Op-Ed

Billy Graham celebrated Easter 365 days a year

Evangelist Billy Graham meditates before preaching during his eight-day crusade in Tacoma in May 1983, one of the first events held at the new Tacoma Dome.
Evangelist Billy Graham meditates before preaching during his eight-day crusade in Tacoma in May 1983, one of the first events held at the new Tacoma Dome. News Tribune file photo

This weekend, as the world celebrates its first Easter in a century without Billy Graham, his charismatic presence is missed but his message of redemption lives on.

Graham, perhaps the greatest evangelist since St. Paul, filled stadiums in major cities (including Tacoma and Seattle) with the undiluted Good News of Jesus Christ that is the essential core of Christianity.

Before his death on Feb. 21 at age 99, Graham preached in person to more than 100 million people and reached millions more via television, radio, film, magazines, books, a newspaper column and the Internet. In the end, he likely preached the gospel to more people than anyone in history.

My family experienced his ministry on many occasions, participating in many of the emerging technologies, the crusades and the Youth for Christ rallies. While dating in high school, my wife Karen and I experienced regularly the Saturday night rallies in Tacoma by Youth for Christ International that Graham co-founded.

The messages spoke directly to both mind and heart, with crusades and rallies concluding with invitations to follow Jesus, accompanied by the hymn “Just as I Am.”

As a long-time orthodox/evangelical Christian, I continue to look to Graham as a model to hold to the essentials. His simple adage could be said to be: The main thing is to keep the main thing the main thing.

Rarely do message, impact and character abide so perfectly in one person. A single-minded man and model of integrity, Graham early on called together his inner circle and asked them to recall every stumbling block that had tripped up evangelists. The list included financial misdeeds, sexual immorality, inflated reports of success, and non-cooperation with local churches.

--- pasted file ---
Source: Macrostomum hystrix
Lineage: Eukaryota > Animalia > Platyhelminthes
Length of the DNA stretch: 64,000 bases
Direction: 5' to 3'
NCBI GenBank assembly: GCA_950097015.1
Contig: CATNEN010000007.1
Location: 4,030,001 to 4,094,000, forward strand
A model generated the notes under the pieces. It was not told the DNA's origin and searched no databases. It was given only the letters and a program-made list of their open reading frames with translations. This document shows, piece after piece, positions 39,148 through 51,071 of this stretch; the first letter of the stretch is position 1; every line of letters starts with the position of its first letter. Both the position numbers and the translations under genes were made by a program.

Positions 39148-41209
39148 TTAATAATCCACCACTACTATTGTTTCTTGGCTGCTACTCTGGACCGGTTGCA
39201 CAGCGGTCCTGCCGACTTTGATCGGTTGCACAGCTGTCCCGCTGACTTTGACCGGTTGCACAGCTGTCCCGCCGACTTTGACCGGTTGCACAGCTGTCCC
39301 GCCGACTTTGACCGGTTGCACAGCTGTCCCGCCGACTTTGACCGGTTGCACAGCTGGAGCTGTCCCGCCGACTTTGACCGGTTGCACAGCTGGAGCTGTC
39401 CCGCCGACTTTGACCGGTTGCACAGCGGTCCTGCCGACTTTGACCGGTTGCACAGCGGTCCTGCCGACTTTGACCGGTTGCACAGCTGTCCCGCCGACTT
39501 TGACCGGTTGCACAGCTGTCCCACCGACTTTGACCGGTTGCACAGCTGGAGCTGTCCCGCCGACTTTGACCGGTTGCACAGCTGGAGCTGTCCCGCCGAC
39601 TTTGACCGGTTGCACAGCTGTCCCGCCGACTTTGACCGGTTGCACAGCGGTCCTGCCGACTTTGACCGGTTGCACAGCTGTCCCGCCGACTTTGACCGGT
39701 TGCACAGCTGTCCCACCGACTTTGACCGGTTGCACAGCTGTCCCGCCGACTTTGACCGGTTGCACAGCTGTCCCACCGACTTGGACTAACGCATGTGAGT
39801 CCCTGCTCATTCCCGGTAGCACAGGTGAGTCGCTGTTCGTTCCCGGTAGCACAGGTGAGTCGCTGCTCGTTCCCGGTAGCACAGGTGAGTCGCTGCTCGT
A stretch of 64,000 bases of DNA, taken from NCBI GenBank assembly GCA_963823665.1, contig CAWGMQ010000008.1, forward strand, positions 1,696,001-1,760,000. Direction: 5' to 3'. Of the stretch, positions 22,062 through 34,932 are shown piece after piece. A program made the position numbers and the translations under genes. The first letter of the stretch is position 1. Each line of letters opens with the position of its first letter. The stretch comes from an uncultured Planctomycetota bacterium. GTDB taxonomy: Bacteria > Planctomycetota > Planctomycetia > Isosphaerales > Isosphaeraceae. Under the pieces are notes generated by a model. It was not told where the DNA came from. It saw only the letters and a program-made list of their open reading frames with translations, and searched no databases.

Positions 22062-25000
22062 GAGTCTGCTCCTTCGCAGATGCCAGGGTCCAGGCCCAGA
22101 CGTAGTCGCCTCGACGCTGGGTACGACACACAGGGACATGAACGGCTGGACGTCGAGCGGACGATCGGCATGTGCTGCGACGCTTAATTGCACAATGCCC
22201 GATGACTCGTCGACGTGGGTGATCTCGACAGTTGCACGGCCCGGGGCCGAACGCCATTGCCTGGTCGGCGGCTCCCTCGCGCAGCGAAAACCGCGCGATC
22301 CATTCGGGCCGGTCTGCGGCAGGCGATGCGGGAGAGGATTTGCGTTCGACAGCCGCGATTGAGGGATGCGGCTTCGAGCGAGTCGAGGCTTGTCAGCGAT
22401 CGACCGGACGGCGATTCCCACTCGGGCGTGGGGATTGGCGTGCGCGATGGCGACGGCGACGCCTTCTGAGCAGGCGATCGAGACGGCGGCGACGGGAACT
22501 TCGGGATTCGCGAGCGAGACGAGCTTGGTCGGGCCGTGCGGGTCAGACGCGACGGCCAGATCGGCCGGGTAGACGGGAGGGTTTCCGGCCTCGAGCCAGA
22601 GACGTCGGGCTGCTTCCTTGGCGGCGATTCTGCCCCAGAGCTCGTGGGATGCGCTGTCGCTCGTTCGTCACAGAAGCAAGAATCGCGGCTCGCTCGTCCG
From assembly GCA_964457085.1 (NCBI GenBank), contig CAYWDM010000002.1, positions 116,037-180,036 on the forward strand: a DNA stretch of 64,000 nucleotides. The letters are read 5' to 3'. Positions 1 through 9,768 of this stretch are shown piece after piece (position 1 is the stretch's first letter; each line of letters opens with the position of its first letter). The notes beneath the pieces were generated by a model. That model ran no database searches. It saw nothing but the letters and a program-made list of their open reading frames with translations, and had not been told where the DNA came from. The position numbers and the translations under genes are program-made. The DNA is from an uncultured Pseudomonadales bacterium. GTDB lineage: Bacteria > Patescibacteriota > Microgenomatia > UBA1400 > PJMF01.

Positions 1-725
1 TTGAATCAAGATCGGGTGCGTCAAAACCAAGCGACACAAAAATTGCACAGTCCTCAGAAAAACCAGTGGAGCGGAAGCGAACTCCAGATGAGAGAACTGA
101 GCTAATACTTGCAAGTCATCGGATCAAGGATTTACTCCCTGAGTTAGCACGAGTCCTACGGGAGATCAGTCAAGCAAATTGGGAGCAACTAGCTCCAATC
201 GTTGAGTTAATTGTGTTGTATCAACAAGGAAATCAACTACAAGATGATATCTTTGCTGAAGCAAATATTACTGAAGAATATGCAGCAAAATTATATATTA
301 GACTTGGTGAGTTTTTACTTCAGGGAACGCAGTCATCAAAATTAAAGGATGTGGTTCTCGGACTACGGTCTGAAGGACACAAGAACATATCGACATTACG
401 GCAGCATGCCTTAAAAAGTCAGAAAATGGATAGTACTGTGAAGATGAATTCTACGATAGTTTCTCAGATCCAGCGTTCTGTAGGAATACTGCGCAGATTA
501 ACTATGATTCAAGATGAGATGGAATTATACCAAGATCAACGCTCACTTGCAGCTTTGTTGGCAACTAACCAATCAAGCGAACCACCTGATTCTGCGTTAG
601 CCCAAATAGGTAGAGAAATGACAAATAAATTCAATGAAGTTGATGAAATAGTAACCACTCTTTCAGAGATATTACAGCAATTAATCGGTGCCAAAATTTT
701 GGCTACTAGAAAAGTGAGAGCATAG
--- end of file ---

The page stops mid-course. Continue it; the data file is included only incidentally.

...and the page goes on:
Thereafter, all team members were put on a straight salary, never met alone with women, used conservative attendance reports and involved local churches both before and after crusades.

Whatever scandals were associated with famous preachers, Graham never had these problems. Yes, as is human, he made mistakes along the way. His dislike of conflict and division led him to regret his closeness to President Nixon, as Graham himself later admitted.

Paradoxically, he was the epitome of humility among people who spent long lives in the public spotlight. Though he dined with kings, queens, premiers and presidents, he preferred a simple life back home in North Carolina.

He was unfailingly modest but lavish in praise of others. Everyone was treated with dignity, respect and kindness, even his antagonists. When the famous American theologian Reinhold Niebuhr published one of his condescending attacks, Graham simply replied: "When Dr. Niebuhr makes his criticisms about me, I study them, for I have respect for them."

Though he was the friend of presidents back to Eisenhower and up to Trump, he valued everyone, and wanted to help all save their souls.

One president greatly influenced by Graham was George W. Bush; in a Wall Street Journal op-ed column, Bush wrote of Graham’s powerful presence, kindness and grace, keen mind and capacity to open the heart to Jesus. Bush said God’s work in his own life began in earnest with Graham's outreach.

Graham’s approach was strongly ecumenical. He invited members of the National Council of Churches to sit on crusade platforms. Catholic leaders and families admired him, and he them.

With the same “Mere Christianity” as C.S. Lewis, another great defender of the faith, Graham reached across the depth and breadth of Christianity and spoke to its core.

It is noteworthy that Graham and Lewis met at Cambridge in 1955 when Graham was conducting a mission to students. Not surprisingly, Lewis was fond of him; he thought Graham was “a very sensible man and I liked him very much indeed.”

Graham, like Lewis, was a 20th century model of celebrating the very thing we celebrate today on Easter Sunday: the life, death and resurrection of Jesus Christ.

Michael H. Macdonald, emeritus professor at Seattle Pacific University, is a Tacoma native and graduate of Stadium High School, Pacific Lutheran University and the University of Washington. He has published widely in languages, cultures and philosophy, and is the author of "Europe: A Tantalizing Romance."

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